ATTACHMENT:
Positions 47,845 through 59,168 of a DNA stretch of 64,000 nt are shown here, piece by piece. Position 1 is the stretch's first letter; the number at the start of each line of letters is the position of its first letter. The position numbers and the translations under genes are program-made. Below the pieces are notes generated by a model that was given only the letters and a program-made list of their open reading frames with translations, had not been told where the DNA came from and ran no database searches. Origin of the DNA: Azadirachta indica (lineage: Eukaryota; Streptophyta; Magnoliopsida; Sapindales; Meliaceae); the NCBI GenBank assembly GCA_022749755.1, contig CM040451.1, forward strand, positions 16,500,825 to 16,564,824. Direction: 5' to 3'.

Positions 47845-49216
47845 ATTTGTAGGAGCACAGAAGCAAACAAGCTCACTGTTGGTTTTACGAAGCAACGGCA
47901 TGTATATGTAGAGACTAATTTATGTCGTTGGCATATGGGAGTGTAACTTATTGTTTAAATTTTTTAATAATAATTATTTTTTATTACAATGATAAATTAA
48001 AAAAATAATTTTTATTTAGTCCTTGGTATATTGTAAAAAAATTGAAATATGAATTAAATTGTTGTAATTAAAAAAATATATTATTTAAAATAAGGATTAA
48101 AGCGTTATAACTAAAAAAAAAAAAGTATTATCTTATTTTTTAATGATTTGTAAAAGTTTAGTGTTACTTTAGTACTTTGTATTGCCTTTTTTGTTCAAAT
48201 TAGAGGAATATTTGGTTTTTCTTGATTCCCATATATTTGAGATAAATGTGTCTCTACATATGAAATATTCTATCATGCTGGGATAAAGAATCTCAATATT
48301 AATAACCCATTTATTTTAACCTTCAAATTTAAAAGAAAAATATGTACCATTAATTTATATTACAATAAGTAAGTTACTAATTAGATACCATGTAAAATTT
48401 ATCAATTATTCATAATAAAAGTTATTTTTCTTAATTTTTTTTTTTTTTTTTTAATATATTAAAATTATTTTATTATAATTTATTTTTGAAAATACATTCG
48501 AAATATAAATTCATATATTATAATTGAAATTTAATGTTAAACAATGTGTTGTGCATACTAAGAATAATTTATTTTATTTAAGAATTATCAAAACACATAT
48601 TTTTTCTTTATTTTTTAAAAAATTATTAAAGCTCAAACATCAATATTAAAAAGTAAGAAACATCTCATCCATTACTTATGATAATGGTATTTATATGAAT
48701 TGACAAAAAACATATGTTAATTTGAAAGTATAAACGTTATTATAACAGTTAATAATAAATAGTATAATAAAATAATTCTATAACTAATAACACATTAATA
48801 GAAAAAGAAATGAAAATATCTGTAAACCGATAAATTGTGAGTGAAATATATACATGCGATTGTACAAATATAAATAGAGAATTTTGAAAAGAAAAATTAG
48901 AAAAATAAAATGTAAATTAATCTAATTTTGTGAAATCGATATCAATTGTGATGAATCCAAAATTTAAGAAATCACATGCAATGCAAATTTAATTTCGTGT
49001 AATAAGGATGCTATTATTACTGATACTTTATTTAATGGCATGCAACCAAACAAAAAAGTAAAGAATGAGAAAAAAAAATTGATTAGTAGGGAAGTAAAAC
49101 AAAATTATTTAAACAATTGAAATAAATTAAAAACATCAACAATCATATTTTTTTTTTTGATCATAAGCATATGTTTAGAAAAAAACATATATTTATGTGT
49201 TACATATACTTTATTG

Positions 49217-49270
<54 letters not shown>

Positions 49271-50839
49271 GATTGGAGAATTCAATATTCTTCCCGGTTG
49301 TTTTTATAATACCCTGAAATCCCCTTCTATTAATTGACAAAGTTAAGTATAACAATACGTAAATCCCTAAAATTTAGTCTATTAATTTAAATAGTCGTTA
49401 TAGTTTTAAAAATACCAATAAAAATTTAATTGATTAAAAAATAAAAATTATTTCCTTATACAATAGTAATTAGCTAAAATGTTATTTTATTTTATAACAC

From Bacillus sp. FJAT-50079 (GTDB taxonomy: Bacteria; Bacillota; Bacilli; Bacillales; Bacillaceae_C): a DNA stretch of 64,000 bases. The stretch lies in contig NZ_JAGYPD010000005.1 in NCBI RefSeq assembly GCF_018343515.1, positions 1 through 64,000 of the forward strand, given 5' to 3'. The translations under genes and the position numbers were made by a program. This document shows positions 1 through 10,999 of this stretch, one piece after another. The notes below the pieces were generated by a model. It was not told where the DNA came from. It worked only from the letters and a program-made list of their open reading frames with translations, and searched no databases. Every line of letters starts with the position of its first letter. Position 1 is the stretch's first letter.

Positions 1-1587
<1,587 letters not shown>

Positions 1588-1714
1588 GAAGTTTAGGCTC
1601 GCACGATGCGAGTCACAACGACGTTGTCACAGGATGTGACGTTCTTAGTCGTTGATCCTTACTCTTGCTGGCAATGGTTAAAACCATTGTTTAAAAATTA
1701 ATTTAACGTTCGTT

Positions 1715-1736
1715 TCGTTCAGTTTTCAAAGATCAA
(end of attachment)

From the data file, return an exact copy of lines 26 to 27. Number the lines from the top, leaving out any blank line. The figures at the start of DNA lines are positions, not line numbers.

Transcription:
<1,587 letters not shown>

Positions 1588-1714